SEC Observations of XBRL Segment Tags

By | 01/14/2017 | 11:16 pm ET

The staff in the SEC Division of Economic and Risk Analysis is required to assess any aspects of XBRL that could potentially affect data quality. Recently, the SEC staff specifically examined XBRL custom axis tags, also known as segment tags, submitted in annual reports associated with the Form 10-K. Axis tags are utilized in XBRL by allowing filers to differentiate between reported elements through the use of dimensions. These dimensions can include a variety of things, such as differentiating revenue based on geographical location. These tags are useful because they demonstrate the relationships between elements that have been reported separately.

Key observations of XBRL tagging

The staff noted that currently over 300 standard axis tags exist in the taxonomy, but the average XBRL exhibit only utilizes about 20 of these tags. The standard axis tags that currently exist encompass a large amount of possible scenarios, so custom tags were meant to be used infrequently. Custom tags are only permitted to be utilized when the Taxonomy does not provide an appropriate choice for the filer’s respective reporting needs. However, custom tags are being frequently used when an appropriate standard axis tag already exists, which reduces data quality. Comparability among filings is also increasingly impaired as more custom axis tags are used.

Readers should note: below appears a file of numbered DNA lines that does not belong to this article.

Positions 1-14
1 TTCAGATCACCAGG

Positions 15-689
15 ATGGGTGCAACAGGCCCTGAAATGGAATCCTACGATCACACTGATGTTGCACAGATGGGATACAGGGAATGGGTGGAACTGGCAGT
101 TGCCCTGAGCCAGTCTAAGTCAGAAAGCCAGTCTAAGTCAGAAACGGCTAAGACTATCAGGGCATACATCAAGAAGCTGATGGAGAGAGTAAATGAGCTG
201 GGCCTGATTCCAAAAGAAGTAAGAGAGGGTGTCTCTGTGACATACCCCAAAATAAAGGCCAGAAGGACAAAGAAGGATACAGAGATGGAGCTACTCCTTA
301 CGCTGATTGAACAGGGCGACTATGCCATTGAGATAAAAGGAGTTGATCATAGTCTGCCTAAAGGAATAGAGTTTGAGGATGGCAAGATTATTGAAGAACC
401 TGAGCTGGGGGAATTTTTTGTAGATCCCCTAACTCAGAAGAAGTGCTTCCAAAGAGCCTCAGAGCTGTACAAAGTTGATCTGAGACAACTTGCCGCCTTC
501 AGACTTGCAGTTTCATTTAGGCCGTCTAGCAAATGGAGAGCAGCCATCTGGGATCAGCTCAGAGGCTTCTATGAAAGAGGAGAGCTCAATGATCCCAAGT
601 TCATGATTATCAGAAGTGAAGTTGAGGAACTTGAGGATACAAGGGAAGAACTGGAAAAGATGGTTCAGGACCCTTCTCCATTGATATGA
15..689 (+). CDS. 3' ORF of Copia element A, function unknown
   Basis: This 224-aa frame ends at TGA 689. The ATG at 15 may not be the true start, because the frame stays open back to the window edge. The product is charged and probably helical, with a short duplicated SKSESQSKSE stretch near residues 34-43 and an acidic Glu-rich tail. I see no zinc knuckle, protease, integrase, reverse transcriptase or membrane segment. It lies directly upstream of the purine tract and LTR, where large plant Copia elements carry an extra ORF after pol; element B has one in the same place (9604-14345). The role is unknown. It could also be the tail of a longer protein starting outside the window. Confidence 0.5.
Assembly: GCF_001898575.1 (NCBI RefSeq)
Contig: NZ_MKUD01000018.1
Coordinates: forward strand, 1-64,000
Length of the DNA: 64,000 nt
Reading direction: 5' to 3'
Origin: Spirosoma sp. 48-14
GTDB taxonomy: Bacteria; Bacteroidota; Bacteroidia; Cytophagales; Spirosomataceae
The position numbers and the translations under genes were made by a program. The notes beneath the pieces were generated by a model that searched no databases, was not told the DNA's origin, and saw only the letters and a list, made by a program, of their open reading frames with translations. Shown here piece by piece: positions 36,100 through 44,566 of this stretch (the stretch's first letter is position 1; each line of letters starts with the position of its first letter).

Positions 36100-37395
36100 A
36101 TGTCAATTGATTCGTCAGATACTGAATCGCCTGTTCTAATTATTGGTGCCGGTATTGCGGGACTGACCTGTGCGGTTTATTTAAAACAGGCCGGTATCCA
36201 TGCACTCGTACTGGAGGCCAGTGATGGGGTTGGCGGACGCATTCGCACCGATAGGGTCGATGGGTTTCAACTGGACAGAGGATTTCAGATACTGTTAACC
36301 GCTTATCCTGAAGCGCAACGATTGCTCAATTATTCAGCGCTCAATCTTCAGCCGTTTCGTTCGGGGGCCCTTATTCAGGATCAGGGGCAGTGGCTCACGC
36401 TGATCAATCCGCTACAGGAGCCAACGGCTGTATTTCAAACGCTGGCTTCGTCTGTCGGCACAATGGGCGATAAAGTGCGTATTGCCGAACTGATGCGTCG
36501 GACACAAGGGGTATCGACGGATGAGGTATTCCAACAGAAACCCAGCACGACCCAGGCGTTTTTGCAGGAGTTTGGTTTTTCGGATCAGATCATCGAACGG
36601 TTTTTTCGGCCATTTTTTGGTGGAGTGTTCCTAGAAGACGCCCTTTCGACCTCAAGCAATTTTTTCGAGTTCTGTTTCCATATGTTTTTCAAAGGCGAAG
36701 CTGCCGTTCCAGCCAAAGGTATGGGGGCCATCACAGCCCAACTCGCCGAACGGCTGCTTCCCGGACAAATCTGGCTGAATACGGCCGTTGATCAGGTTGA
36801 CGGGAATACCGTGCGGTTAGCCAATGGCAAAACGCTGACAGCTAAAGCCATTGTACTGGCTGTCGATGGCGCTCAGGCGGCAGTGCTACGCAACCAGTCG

In previous staff observations, it was revealed that large filers typically have a lower rate of custom axis tags. However, these most recent observations revealed that as filer size increased, so did the amount of custom axis tags used. Smaller reporting companies tend to use axis tags much less frequently. This could be explained by the less complex financial disclosures required of smaller reporting companies. However, approximately 50% of all filers create one or more custom axis tag with each filing.

The staff also took as sample of custom axis tags and found several common errors:

• Filers created custom axis tags, when there was already an appropriate standard axis tag.
• Some filers are under the impression that standard axis tags are not able to be used multiple times per filing, and therefore create custom axis tags that they can reuse. However, several axis tags are designed for reuse, and so creating a custom axis tag is unnecessary.
• Creating non-practical custom axis tags, such as creating custom axis tags when no axis tag is necessary.

Conclusion

The SEC’s observations have been released in hopes that filers will become more informed as to why reducing the usage of custom axis tags is beneficial to all parties. Reducing the use of custom axis tags not only improves data quality, but also allows for more comparability between filers. The use of custom axis tags will continue to be monitored in an effort to improve data quality.

Learn more about our EDGAR filing services for submitting proper XBRL tagging to the SEC.

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